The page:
US warns Israel amid Gaza carnage it doesn’t have long before support erodes

President Joe Biden and his top advisers are warning Israel with growing force that it will become increasingly difficult for it to pursue its military goals in Gaza as global outcry intensifies about the scale of humanitarian suffering there.

Biden, Defense Secretary Lloyd Austin and Secretary of State Antony Blinken – who departed Thursday for Israel with a message on protecting civilian lives – have all explicitly pressed the case in recent private conversations with the Israelis, telling them that eroding support will have dire strategic consequences for Israel Defense Forces operations against Hamas.

Behind the scenes, American officials also believe there is limited time for Israel to try to accomplish its stated objective of taking out Hamas in its current operation before uproar over the humanitarian suffering and civilian casualties – and calls for a ceasefire – reaches a tipping point.

In fact, there is recognition within the administration that that moment may arrive quickly: Some of the president’s close advisers believe that there are only weeks, not months, until rebuffing the pressure on the US government to publicly call for a ceasefire becomes untenable, sources told CNN.

There have been no signs that Israel’s offensive is slowing. The Israeli military said Thursday it is surrounding Gaza City and “deepening” its operations there. CNN witnessed the skies of Northern Gaza illuminated by flares and explosions as the bombardment intensified late Thursday night.

Particularly jarring to Biden and his national security team, two sources familiar with the matter said, were Israeli airstrikes this week that targeted a refugee camp in northern Gaza, resulting in grim scenes of widespread destruction and deaths. The president “didn’t like this at all,” one of the sources said.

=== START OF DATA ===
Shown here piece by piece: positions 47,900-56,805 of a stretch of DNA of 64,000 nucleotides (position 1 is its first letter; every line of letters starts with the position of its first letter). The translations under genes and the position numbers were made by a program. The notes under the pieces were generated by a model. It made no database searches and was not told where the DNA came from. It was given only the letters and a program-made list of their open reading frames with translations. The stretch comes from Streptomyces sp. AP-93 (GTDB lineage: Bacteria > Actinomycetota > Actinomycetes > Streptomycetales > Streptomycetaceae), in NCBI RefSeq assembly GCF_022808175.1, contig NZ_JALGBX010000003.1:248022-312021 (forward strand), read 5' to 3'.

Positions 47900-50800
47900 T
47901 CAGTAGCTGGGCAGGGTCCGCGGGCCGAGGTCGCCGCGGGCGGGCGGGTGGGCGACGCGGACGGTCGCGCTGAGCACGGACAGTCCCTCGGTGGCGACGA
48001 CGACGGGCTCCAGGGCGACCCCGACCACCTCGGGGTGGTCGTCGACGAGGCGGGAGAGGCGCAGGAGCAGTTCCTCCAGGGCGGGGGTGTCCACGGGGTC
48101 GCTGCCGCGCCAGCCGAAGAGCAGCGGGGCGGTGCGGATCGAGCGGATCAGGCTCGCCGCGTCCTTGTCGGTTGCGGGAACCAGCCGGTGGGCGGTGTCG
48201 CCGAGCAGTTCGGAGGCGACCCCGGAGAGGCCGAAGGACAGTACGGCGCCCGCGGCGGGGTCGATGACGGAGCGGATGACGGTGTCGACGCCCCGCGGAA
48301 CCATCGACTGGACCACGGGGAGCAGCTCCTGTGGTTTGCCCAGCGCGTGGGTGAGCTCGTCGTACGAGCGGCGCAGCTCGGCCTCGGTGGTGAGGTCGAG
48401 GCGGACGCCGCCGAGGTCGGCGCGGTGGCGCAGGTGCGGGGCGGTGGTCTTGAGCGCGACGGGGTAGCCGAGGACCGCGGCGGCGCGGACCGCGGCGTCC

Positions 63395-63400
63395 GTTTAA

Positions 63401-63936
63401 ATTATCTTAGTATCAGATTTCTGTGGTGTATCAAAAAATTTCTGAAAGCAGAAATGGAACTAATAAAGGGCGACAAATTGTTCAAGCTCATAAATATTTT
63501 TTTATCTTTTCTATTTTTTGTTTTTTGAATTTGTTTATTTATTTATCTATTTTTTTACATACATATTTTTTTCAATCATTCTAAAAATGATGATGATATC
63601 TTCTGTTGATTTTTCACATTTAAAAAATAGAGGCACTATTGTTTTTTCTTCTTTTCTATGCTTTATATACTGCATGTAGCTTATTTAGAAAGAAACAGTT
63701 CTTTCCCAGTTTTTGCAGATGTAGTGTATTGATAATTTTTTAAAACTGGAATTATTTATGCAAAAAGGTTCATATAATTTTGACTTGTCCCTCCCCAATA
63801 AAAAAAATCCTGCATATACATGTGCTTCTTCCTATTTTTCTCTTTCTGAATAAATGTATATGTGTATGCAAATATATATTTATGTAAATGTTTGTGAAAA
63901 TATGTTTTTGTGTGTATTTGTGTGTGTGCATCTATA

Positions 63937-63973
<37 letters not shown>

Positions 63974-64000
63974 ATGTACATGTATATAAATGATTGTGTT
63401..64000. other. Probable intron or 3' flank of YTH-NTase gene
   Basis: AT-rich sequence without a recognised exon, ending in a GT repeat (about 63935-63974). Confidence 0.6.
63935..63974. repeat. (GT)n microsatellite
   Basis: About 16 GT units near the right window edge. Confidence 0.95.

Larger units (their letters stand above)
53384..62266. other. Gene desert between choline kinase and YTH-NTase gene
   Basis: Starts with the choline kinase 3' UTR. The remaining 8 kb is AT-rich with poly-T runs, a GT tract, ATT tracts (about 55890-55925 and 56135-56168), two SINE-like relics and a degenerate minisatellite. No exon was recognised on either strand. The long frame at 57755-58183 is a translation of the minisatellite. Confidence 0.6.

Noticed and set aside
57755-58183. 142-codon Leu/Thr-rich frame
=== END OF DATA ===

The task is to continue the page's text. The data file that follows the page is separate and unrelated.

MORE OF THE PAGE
“The problem for [Israel] is that the criticism is getting louder, not just among their detractors, but from their best friends,” one senior administration official said.

Israel Defense Forces spokesman Lt. Col. Jonathan Conricus claimed the strike was targeting a Hamas commander hiding in an underground bunker and that when the complex imploded it possibly collapsed nearby buildings.

Already, protests have blocked streets in Western capitals and even interrupted a private fundraiser Biden attended Wednesday in Minnesota. “As a rabbi I need you to call for a ceasefire right now,” an audience member shouted.

Biden responded by making an explicit call for a break in the fighting: “I think we need a pause,” he said, adding later when pressed by the protester: “A pause means give time to get the prisoners out.”

The president has not established any red lines for Israel, officials insist. And up until this point, the White House has taken great pains to avoid calling for a ceasefire, arguing that doing so would only help Hamas by giving the terrorist organization time to regroup and plot future operations.

Biden has told Israeli Prime Minister Benjamin Netanyahu that the relentless images of Palestinian women and children being pulled from rubble could start to narrow Israel’s ability to move forward with its current operation, according to senior administration officials.

In conversations with Netanyahu, Biden has warned that Israel will be judged harshly by the international community if it doesn’t take steps to significantly ease humanitarian suffering and minimize Palestinian civilian deaths.

And that isn’t just limited to IDF’s operation in Gaza: In a call with Netanyahu on Sunday, Biden told the prime minister he was concerned about the surge in violence against Palestinians by Israeli settlers in the West Bank and was emphatic that that the attacks had to stop, according to a source briefed on the conversation.

Biden and top national security officials have also ramped up their calls for humanitarian pauses in the fighting to allow Hamas-held hostages to come out of Gaza and aid to flow in.

Those pauses – which US officials say are entirely different from a ceasefire and localized in scope and limited in duration – are one of several specific issues top American officials have pressed Israel on in recent days as outcry mounts over the suffering of Palestinian civilians.

Others include maintaining phone and internet connectivity on the strip, allowing fuel and water into Gaza and curbing escalating violence on the West Bank, according to people familiar with the matter. The Israel military says there are fuel supplies in Gaza being held by Hamas, which are not being distributed for humanitarian purposes, CNN has reported.